Traditionally the saffron strands are left in the dough – don’t strain them out. Also, this is a fairly soft dough but not quite as wet as with a brioche (there is no egg in this) and it bakes out somewhere between a dense cake, a scone and a brioche. Serve with butter or clotted cream, either as is or toasted. Or, alternatively, like a Cornish cream tea with jam and (even more) clotted cream. And always jam first – unless you’re from Devon.
- Large bowl
- heavy baking tray or loaf tin
- Saffron strands – about 15
- Milk (full or semi) – 230ml milk (this is a bit less liquid than you’d expect – but there is extra cream and the butter to add)
- 2 tbsp clotted cream (or double/heavy cream if you can’t get it)
- Strong white bread flour – 450g
- Dried fast action yeast – 7g
- Light muscovado or soft brown sugar – 60g
- Nutmeg, cinnamon and allspice – 1/4 tspn of each (ie 3/4 of ground spices in total)
- Salt – a large pinch salt
- Unsalted butter, diced and softened – 60g
- Mixed fruit of your choice: I used a mix of berries and sultanas – 100g
- Warm the milk in a small, heavy bottomed pan over a low-mid heat and pop in the saffron and warm gently (do not boil)
- When at blood temperature (dip your finger in and it should feel gently warm) take it off the hob and leave to infuse for about 10 minutes – the saffron will start to dye the milk a lovely warm yellow
- When the milk is still fairly warm (about a minute or two after you’ve taken it off the hob) add the two tablespoons of cream and stir in gently
- While waiting for the saffron milk, put the flour, sugar, yeast, spice and salt in a bowl (put the yeast and salt in on opposite sides of the bowl – don’t let them touch directly at this stage – to see why read my post about how yeast works)
- Pour on the liquid (this should still be tepid/slightly warm) and gently mix until it’s all combined
- Knead for 10 minutes until the dough is smooth and shiny – try to flour the surface as little as possible, or once worked it will be far too dry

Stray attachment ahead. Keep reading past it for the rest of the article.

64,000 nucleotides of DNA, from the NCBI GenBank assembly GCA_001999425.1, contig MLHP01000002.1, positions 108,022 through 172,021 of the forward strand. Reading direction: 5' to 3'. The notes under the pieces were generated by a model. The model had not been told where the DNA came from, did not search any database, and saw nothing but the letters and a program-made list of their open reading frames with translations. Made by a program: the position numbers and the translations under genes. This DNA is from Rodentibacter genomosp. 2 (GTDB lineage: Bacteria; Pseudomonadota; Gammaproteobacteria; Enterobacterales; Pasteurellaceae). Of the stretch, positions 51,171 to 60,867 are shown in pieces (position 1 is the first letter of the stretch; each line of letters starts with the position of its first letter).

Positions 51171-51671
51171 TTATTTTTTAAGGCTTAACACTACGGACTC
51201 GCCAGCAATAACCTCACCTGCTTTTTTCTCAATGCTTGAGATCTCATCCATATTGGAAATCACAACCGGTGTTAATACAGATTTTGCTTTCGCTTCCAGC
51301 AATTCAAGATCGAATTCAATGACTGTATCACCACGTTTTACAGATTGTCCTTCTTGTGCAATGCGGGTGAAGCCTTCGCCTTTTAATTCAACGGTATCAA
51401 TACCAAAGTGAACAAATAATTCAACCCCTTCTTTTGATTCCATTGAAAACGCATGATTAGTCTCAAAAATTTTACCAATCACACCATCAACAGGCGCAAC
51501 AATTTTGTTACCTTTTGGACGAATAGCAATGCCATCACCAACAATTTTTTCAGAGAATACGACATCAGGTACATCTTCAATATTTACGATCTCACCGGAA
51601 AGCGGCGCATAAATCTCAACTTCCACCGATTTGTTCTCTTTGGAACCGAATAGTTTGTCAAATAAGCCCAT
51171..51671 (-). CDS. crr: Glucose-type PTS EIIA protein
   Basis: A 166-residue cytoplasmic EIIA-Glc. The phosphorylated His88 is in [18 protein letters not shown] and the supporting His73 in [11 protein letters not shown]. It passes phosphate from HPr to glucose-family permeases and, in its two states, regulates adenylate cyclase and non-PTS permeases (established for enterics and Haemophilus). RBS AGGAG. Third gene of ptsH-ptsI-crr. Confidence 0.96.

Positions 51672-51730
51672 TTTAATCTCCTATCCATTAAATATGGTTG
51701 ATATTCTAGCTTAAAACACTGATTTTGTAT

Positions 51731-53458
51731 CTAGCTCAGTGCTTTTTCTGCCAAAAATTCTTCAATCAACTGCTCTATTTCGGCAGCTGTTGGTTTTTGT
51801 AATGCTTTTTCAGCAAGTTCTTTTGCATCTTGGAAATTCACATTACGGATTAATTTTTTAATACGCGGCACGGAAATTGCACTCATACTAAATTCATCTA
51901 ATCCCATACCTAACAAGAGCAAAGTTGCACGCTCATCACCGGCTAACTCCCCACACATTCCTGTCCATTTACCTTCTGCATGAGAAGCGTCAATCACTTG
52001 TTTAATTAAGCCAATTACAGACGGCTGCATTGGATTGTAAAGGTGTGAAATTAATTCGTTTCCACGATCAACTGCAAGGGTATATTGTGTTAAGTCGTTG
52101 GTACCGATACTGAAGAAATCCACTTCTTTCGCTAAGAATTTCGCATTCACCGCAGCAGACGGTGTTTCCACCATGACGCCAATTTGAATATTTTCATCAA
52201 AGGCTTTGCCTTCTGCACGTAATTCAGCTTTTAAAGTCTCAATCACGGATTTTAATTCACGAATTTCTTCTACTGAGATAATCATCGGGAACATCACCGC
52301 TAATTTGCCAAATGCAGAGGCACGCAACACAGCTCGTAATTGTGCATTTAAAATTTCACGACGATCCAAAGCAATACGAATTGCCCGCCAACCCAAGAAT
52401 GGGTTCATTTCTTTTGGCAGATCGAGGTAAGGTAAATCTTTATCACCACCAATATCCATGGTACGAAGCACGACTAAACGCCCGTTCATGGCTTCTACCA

- Knead in the butter a little at a time until it’s all incorporated (it will be quite a sticky dough after this) and then mix in the dried fruit
- Leave to rise in a covered bowl until it’s double its original size. Be warned – this is a slow rising loaf
- After it’s risen, knock it back (see my post about why knocking back is needed here) and shape it. This means either pat it into shape for a 500g/1 lb loaf tin (oil/butter any tin that you use) or split into three and plait (as I did here)
- Flour a baking tray or oil your loaf tin, and place the loaf in (or on), covered with a tea towel or couche
- Leave to rise a second time – again, this will take longer than normal
- Heat the oven to 180C/350F (this is lower than Elizabeth David recommends, but I think modern ovens must be better than in her day – when I tried this recipe first, her suggestion was just too hot and I nearly burnt the loaf and it had an almost raw quality inside, so the subsequent times I’ve baked this it has been done with this lower heat and longer cooking and came out fine)
- Cook for 50 mins in the middle or bottom half of the oven – although after 20 minutes if the loaf is looking brown already, cover it with foil to stop any potential burning (adjust the time to less accordingly if you have chosen to shape rolls)
- You can test ‘doneness’ as per a cake or normal loaf, that is you can do a skewer test and you can tap the bottom of the loaf to listen for that tell-tale hollow sound
- You can glaze the bread – either with a heated milk and sugar wash or with warmed apricot jam or leave it without
- Leave to cool in the tin for 10 mins and then enjoy 🙂